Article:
Now that both sides (creditors and debtors) involved with the debt that's been tied up are in a frozen position (creditors receiving income & debtors using credit lines), they'll need liquid assets to keep going. How much will they need? Well, how much was held in reserve (if any), what's the minimum to maintain solvency and how much was the debt worth? Be honest - $700 billion, $2 trillion, $1.4 quadrillion? Ok, now can both sides survive a resonable time before reality sets in?
Repeat that situation millions of times, at all scales. Everything is already broken, the Fed is just handing out the playbill. It comes with a complimentary $1 billion for those who can afford seats to begin with.
Almost forgot the kicker: what happens when the safe is re-opened? Are the safe owners richer, or is it just an illusion? I think in percentages.
perhaps the Fed regarded this as a small price to pay to reinflate the markets. doesn't mean they are linear thinkers as well. at this point they see the danger in letting it ramp to $2000 or higher.
these crises are occurring b/c of constant Fed intervention causing boom bust cycles by suspending the business cycle.
So there wasn't danger in allowing gold to rise past $500/oz? $1,000/oz? $1,600? What happens when $2,000 is broken? Will the Fed see danger in allowing the price to go past $2,500 or $3,000? What I'm getting at is: at what point does the Fed finally decide, enough is enough?
If the Fed intervening is causing these boom/bust cycles, do you think it stands to reason that the problem might grow so great that the Fed can't manage the problem? When will the Fed get out of the way and allow the business cycle to right itself? Is that even possible now, or will the whole system snap in two?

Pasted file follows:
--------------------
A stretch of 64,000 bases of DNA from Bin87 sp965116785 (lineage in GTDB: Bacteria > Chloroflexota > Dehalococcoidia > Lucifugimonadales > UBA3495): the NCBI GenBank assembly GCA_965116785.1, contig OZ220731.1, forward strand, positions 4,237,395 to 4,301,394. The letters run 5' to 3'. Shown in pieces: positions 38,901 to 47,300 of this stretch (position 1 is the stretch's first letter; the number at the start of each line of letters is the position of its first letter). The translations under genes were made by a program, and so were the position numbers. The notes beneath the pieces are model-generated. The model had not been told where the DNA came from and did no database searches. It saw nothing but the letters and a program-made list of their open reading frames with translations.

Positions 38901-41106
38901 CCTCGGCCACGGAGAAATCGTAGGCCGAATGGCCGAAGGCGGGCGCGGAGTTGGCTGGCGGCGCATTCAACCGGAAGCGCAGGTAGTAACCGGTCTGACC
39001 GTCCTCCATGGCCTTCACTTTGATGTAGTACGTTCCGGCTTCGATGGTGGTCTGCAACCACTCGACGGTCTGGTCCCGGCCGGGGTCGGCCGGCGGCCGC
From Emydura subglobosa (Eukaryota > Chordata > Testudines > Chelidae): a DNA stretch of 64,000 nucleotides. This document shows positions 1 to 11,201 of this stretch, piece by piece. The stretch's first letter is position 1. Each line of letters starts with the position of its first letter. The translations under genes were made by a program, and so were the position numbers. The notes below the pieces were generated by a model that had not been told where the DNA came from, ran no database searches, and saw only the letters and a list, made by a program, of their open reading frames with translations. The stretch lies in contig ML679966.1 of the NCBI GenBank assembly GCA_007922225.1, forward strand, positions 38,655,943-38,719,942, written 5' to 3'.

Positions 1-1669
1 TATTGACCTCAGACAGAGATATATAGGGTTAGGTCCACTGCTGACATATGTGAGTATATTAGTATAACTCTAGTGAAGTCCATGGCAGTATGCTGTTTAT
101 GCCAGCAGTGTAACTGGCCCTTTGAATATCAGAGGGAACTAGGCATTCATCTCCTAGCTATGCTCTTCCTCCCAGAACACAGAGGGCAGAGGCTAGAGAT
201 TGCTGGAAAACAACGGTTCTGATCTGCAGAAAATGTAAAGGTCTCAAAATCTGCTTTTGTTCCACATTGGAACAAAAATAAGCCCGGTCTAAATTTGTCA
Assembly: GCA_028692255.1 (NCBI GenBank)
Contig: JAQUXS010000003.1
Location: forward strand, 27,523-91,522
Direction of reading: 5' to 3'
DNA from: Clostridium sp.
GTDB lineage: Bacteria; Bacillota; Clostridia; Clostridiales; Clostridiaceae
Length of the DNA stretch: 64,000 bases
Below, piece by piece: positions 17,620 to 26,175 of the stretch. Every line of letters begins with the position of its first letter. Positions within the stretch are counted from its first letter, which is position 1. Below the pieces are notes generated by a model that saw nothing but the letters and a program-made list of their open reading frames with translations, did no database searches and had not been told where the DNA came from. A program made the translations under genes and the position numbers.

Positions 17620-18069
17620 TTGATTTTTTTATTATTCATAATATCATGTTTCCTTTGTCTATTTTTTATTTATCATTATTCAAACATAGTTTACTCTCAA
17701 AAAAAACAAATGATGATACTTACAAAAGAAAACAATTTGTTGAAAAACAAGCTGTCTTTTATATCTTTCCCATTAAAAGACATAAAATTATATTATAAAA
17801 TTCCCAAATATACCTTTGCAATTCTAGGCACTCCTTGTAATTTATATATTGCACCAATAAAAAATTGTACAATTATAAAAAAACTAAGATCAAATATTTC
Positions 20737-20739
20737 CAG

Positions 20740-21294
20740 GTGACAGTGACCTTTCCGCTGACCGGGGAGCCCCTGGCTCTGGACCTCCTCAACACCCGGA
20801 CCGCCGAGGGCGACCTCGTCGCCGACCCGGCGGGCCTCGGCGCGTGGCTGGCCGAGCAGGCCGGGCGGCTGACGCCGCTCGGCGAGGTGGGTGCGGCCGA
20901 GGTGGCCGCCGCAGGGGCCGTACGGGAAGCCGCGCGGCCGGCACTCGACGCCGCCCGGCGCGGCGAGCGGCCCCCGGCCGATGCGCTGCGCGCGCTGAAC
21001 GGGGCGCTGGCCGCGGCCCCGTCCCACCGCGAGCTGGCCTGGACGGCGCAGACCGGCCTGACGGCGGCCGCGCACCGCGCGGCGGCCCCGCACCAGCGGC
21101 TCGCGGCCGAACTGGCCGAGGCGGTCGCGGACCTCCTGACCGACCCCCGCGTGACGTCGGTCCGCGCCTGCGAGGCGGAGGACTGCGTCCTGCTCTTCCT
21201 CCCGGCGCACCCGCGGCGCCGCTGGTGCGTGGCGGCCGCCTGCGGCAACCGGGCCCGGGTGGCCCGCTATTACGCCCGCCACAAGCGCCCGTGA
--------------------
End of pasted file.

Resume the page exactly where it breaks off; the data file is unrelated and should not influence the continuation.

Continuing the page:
my OP and this entire thread has been clear where i stand. deflation, the end of the gold bull and a generational rise in the USD.
I was thinking more about the next two months, but that works. So a gradual or rapid decline in gold from here with a corresponding lift-off in USD?
the contraction in the shadow banking system of securitized debt argues against those same securities effectively acting as money. they're contracting from defaults:
The chart shows securitized debt is contracting while traditional forms of debt are rising. The "bad" debt doesn't just disappear - the valuation is reallocated, often losing some of its attributed value along the way, but certainly not all of it.
Another issue is how these "defaults" are occurring. Where has it been stated that the debt is being defaulted on? Use of that term is dangerous; likely to cause a cascading panic among counterparties. Is the bad debt really being defaulted on through bankruptcy and write-offs, or simply being reclassified? Either way, the debt still doesn't just disappear. If it's an accounting change, then nothing has really
Even in the case of bankruptcy and write-offs, the asset and/or debt involved reverts to one party. For the loser, it's like having grown and learned how to use a sixth finger, then being forced to cut it off because someone else wants it for skin grafting after his face was blown off when he lit a firework. Default causes some loss of value, but there is still a shift in asset allocation (again, assets don't disappear as if via magic) that proves detrimental overall.
I think I've beaten a dead horse enough for now. There are more immediate developments to pay attention to at the moment:
Persuant to the physical gold premium issue
discussed earlier: $17 gold and $2.48 silver premiums in China
. Spread far enough, the paper/physical connection fully severs and the banks lose all
control. Demand must be alleviated in the short term.
One last point - has anyone been paying attention to the Japanese Yen
? The final round may be in the chamber. Bernanke's playbook reads: kick USD up, smack gold down, announce terrible news that reverses those positions.
Bitcoin should also do well if there's more inflation in store...